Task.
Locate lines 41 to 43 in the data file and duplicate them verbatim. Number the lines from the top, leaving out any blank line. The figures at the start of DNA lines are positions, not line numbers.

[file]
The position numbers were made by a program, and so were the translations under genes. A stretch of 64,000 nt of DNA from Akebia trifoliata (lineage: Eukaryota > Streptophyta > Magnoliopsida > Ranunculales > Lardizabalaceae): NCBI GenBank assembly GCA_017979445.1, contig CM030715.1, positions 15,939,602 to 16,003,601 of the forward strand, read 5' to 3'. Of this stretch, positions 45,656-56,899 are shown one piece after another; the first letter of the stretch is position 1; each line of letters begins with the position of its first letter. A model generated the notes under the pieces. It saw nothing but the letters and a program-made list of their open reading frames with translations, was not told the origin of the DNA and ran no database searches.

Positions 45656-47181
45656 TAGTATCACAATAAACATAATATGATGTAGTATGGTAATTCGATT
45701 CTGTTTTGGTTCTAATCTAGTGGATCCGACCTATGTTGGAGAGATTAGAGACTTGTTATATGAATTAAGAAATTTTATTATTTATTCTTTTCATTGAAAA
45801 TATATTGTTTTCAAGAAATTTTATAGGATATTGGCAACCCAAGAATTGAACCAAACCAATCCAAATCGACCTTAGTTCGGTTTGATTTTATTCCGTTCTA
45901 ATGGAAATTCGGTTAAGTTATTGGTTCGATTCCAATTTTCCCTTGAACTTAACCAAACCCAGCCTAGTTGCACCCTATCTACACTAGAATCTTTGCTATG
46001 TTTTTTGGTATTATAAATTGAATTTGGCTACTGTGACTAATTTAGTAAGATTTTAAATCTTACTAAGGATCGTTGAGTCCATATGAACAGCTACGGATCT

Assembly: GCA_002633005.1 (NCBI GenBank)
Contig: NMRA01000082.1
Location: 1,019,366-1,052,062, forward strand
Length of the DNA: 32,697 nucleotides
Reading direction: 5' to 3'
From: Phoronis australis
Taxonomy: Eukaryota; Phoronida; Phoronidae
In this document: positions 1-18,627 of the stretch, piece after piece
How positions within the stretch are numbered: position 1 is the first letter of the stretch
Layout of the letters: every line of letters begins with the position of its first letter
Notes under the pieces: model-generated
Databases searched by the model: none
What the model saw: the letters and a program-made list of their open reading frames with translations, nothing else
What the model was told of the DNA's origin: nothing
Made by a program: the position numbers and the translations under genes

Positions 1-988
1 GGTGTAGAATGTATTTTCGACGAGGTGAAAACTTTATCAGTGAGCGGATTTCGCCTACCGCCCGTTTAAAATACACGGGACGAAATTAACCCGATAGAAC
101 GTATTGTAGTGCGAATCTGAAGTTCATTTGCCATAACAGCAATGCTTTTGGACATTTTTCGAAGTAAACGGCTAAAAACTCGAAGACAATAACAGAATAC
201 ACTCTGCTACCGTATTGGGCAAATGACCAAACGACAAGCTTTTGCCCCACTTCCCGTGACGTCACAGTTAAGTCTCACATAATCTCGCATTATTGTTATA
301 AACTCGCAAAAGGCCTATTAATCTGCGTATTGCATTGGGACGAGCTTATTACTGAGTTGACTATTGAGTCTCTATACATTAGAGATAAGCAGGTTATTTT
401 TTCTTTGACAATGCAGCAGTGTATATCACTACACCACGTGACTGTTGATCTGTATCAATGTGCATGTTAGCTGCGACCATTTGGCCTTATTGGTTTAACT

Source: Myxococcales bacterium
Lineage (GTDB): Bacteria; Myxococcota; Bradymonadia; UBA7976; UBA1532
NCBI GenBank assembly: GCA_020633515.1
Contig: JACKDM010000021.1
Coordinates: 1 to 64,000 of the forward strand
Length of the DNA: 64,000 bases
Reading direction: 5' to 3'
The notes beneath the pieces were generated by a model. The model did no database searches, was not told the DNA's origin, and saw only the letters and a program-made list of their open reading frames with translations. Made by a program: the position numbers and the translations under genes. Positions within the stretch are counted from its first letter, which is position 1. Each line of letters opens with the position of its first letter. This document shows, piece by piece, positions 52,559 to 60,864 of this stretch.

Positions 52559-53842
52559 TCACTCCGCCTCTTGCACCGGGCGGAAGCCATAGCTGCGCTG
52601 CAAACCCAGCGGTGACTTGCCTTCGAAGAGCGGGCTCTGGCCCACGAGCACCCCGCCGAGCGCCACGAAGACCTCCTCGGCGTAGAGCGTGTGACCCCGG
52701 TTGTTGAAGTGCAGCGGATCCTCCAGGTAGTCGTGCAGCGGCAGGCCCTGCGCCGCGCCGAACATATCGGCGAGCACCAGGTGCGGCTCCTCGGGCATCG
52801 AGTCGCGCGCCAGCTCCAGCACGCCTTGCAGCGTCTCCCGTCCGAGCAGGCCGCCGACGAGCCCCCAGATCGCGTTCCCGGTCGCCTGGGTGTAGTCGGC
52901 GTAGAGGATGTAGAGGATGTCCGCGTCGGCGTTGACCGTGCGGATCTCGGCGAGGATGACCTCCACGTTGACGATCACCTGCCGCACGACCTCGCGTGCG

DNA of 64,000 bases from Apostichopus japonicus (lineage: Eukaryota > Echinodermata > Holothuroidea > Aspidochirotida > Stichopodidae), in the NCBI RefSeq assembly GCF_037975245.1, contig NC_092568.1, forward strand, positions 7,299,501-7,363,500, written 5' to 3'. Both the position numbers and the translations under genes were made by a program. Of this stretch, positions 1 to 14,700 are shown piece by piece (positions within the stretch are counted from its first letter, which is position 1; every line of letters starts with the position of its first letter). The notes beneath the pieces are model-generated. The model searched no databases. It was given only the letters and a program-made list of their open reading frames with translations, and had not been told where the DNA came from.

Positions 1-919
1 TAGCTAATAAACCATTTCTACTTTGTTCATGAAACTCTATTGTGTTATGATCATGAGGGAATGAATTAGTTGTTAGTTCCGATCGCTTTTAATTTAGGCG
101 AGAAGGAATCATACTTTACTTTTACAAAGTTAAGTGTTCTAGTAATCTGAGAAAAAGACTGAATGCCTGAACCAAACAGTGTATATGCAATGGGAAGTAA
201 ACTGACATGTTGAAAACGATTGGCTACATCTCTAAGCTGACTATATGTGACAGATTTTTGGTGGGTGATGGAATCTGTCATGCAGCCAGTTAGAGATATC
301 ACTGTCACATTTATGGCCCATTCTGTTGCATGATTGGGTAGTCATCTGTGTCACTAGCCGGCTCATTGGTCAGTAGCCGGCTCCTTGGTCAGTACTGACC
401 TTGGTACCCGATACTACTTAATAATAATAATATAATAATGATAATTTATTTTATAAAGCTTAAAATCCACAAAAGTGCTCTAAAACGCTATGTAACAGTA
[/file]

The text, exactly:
52801 AGTCGCGCGCCAGCTCCAGCACGCCTTGCAGCGTCTCCCGTCCGAGCAGGCCGCCGACGAGCCCCCAGATCGCGTTCCCGGTCGCCTGGGTGTAGTCGGC
52901 GTAGAGGATGTAGAGGATGTCCGCGTCGGCGTTGACCGTGCGGATCTCGGCGAGGATGACCTCCACGTTGACGATCACCTGCCGCACGACCTCGCGTGCG

DNA of 64,000 bases from Apostichopus japonicus (lineage: Eukaryota > Echinodermata > Holothuroidea > Aspidochirotida > Stichopodidae), in the NCBI RefSeq assembly GCF_037975245.1, contig NC_092568.1, forward strand, positions 7,299,501-7,363,500, written 5' to 3'. Both the position numbers and the translations under genes were made by a program. Of this stretch, positions 1 to 14,700 are shown piece by piece (positions within the stretch are counted from its first letter, which is position 1; every line of letters starts with the position of its first letter). The notes beneath the pieces are model-generated. The model searched no databases. It was given only the letters and a program-made list of their open reading frames with translations, and had not been told where the DNA came from.